14 Things HR Won’t Tell You About Your Résumé
Your résumé is your first impression. Make it a good one.
We don’t like résumé gaps
“Once you’re unemployed more than six months, you’re considered pretty much unemployable. We assume that other people have already passed you over, so we don’t want anything to do with you.” –Cynthia Shapiro, former human resources executive and author of Corporate Confidential: 50 Secrets Your Company Doesn’t Want You to Know. Learn the best way to explain a résumé gap.
We won’t see it unless you network
“When it comes to getting a job, who you know really does matter. No matter how nice your résumé is or how great your experience may be, it’s all about connections.” –HR director at a health-care facility. Try these 12 networking tips to get started.
Hand your résumé to someone outside of HR
“If you’re trying to get a job at a specific company, often the best thing to do is to avoid HR entirely. Find someone at the company you know, or go straight to the hiring manager.” –Shauna Moerke, an HR administrator in Alabama who blogs at hrminion.com
Focus on your résumé more than the cover letter
“People assume someone’s reading their cover letter. I haven’t read one in 11 years.” –HR director at a financial services firm. Find out more about when to include a cover letter and why.
Your email address could work against you
“We will judge you based on your email address. Especially if it’s something inappropriate like [email protected] or [email protected]” –Rich DeMatteo, a recruiting consultant in Philadelphia. Don’t miss these 9 other résumé mistakes that could cost you the job.
Dates might work against you
“If you’re in your 50s or 60s, don’t put the year you graduated on your résumé.” –HR professional at a midsize firm in North Carolina
Give your experience the space it deserves …
“There’s a myth out there that a résumé has to be one page. So people send their résumé in a two-point font. Nobody is going to read that.” –HR director at a financial services firm
… but know when to cut
“I always read résumés from the bottom up. And I have no problem with a two-page résumé, but three pages is pushing it.” –Sharlyn Lauby, HR consultant in Fort Lauderdale, Florida. Just don’t cut this one thing employers really look for on a résumé.
“Most of us use applicant-tracking systems that scan résumés for keywords. The secret to getting your résumé through the system is to pull keywords directly from the job description and put them on. The more matches you have, the more likely your résumé will get picked and actually seen by a real person.” –Chris Ferdinandi, HR professional in the Boston area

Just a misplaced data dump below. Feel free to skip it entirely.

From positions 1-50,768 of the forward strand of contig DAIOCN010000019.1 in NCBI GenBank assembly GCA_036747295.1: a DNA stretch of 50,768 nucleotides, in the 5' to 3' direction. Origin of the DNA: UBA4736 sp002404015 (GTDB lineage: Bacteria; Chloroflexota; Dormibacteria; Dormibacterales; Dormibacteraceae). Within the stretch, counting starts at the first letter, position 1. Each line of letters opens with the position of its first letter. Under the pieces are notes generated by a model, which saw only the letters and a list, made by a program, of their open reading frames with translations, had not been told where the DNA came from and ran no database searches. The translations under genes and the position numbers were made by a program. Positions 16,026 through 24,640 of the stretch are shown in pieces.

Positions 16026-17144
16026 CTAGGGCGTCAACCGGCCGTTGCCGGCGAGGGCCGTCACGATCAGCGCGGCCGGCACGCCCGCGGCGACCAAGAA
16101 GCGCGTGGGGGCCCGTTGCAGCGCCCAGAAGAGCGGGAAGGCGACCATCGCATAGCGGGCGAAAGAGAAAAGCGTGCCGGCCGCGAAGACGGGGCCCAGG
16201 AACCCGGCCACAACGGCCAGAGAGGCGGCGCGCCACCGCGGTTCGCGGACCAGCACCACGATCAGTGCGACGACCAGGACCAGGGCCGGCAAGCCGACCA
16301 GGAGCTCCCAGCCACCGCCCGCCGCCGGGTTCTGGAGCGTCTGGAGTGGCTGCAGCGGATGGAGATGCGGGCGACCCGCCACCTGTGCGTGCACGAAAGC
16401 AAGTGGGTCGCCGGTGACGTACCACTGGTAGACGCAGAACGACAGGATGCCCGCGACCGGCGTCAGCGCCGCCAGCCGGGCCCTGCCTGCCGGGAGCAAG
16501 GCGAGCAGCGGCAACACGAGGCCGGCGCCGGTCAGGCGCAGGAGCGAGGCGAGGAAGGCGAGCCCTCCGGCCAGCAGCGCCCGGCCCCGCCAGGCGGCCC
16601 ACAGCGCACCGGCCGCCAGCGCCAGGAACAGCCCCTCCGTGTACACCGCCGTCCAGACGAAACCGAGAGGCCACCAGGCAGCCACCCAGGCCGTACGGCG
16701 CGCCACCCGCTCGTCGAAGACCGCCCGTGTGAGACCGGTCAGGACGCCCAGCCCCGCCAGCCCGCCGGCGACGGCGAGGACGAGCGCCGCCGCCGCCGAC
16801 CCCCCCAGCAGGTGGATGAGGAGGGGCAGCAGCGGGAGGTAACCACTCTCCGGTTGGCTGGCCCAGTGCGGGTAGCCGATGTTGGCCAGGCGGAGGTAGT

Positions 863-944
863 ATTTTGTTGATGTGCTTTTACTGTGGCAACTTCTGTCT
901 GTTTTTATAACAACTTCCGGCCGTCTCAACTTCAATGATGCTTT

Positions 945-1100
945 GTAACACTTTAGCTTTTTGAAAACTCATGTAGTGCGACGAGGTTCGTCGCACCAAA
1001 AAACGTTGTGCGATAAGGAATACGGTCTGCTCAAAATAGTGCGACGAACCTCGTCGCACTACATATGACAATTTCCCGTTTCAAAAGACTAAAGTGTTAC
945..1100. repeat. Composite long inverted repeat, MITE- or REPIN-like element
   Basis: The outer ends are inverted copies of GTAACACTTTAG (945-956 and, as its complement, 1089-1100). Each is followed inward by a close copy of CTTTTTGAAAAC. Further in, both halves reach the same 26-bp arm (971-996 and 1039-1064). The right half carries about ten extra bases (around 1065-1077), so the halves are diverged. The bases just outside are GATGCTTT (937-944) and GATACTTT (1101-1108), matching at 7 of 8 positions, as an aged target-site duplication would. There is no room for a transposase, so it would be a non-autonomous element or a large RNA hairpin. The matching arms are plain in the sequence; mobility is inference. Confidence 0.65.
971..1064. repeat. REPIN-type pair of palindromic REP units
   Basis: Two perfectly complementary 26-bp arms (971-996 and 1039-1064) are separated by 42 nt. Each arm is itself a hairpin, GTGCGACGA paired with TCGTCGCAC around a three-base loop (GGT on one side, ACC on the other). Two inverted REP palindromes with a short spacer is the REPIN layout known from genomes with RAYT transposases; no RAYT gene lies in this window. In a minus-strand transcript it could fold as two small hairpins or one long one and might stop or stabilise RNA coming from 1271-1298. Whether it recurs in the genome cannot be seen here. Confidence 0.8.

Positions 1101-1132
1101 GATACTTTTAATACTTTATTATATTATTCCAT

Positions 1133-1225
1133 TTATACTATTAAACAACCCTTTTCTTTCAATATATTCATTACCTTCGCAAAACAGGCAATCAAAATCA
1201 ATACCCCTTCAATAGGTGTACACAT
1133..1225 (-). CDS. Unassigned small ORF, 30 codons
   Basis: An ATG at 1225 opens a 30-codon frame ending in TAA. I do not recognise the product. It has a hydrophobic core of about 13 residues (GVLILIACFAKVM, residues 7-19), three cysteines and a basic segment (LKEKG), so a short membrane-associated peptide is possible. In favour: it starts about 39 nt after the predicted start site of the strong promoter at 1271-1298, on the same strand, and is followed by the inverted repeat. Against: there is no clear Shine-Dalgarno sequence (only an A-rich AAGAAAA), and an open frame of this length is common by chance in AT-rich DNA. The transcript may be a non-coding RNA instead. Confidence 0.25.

We prefer experience to pretty font
“Résumés don’t need color to stand out. When I see a little color, I smirk. And when I see a ton of color, I cringe.” –Rich DeMatteo
We won’t overlook typos
“People who tweak their resumes the most carefully can be especially vulnerable to this kind of error, because they often result from going back again and again to fine tune their résumés just one last time. And in doing so, a subject and verb suddenly don’t match up, or a period is left in the wrong place, or a set of dates gets knocked out of alignment. … Typos are deadly because employers interpret them as a lack of detail-orientation, as a failure to care about quality.” –Laszlo Bock, former Senior Vice President of People Operations for Google, writes on LinkedIn. Be extra careful with the word most commonly misspelled on résumés.
Re-order your bullets for the job description
“You don’t want to bury an important element at the bottom of a two-page résumé. Make those things stand out by either placing them at the top, or bolding them. Especially the ones we label within the description as ‘not required but preferred’ because those elements are likely to put you ahead of the competition.” –hiring manager Sean McGinnis writes for mscareergirl.com
An email will do
“Walking in and dropping off your résumé is no longer seen as a good thing. It’s actually a little creepy.” –Rich DeMatteo.
Don’t bother with an objective statement
“If the objective lists the title for the job for which the person is applying, the recipient will think the applicant changes it for each job. In other words, it is meaningless. If it is different, the recipient might think the person does not really want the job. In other words, it is counterproductive.” –Bruce A. Hurwitz, PhD, executive recruiter and career counselor with Hurwitz Strategic Staffing, Ltd. Next, check out the 8 power words that will make your resume stand out.